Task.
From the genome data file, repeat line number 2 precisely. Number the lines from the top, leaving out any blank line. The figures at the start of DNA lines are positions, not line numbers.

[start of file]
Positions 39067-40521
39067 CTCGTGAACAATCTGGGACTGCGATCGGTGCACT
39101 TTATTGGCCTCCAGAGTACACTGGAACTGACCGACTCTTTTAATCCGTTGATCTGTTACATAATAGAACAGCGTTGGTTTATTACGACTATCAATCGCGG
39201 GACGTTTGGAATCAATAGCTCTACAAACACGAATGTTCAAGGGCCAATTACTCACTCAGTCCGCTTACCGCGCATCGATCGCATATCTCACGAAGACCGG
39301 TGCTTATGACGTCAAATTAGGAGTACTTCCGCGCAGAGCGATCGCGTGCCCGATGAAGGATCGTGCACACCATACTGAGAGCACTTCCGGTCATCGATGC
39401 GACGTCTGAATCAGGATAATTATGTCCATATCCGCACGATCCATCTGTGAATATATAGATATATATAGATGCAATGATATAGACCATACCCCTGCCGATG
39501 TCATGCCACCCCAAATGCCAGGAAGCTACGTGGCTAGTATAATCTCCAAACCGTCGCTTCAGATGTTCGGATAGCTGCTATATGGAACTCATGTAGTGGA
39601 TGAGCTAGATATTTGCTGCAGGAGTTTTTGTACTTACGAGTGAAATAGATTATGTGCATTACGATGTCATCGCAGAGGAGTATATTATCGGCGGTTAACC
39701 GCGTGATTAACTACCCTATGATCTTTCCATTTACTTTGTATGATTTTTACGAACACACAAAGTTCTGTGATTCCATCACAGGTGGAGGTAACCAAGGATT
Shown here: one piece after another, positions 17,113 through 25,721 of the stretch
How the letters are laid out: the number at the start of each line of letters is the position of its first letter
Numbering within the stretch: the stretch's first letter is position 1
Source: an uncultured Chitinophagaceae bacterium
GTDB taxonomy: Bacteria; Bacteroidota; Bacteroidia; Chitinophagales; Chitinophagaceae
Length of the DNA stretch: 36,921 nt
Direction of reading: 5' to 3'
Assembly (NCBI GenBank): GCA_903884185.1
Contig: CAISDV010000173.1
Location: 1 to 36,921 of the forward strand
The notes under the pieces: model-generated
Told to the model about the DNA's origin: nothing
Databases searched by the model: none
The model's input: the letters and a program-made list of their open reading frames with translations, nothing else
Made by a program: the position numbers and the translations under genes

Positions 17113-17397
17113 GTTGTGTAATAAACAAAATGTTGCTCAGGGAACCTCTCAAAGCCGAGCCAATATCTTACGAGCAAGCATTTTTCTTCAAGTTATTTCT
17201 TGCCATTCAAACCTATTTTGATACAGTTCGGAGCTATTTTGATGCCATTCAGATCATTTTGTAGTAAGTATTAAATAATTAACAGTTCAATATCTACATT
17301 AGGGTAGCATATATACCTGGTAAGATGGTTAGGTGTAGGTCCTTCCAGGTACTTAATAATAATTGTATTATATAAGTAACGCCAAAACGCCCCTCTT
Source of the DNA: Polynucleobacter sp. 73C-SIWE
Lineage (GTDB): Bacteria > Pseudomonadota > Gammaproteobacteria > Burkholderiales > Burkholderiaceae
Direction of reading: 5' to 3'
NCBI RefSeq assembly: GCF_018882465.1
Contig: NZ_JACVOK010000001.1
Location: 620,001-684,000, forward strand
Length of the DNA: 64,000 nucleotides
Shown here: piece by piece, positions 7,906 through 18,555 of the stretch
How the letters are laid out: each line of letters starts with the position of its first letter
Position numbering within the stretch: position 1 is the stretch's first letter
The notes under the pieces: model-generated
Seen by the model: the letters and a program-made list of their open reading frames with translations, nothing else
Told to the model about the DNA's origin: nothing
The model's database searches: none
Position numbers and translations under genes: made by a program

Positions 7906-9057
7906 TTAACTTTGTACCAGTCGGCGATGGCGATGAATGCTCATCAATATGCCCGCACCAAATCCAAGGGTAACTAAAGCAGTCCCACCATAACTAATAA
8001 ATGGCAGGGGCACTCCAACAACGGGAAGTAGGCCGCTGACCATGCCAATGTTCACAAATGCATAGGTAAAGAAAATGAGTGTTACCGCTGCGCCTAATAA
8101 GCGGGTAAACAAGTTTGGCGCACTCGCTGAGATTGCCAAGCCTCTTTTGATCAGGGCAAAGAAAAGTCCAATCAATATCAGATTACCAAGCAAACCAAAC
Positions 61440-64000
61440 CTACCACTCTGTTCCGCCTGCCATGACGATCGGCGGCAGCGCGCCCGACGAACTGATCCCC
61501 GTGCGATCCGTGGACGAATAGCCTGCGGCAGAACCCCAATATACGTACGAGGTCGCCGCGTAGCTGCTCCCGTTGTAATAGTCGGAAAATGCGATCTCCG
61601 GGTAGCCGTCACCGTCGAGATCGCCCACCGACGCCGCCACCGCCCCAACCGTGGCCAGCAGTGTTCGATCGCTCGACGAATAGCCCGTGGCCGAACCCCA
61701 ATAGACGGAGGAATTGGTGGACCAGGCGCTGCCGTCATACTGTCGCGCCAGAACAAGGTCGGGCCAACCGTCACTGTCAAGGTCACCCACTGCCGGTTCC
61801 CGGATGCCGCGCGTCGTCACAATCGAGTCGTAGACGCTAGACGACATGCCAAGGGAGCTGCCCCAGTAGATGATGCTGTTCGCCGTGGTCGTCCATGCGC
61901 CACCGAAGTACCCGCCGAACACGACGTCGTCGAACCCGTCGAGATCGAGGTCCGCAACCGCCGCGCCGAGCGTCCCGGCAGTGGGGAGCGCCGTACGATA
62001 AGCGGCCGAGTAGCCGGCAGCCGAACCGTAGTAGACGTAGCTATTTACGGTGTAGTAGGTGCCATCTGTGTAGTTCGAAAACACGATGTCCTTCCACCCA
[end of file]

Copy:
39067 CTCGTGAACAATCTGGGACTGCGATCGGTGCACT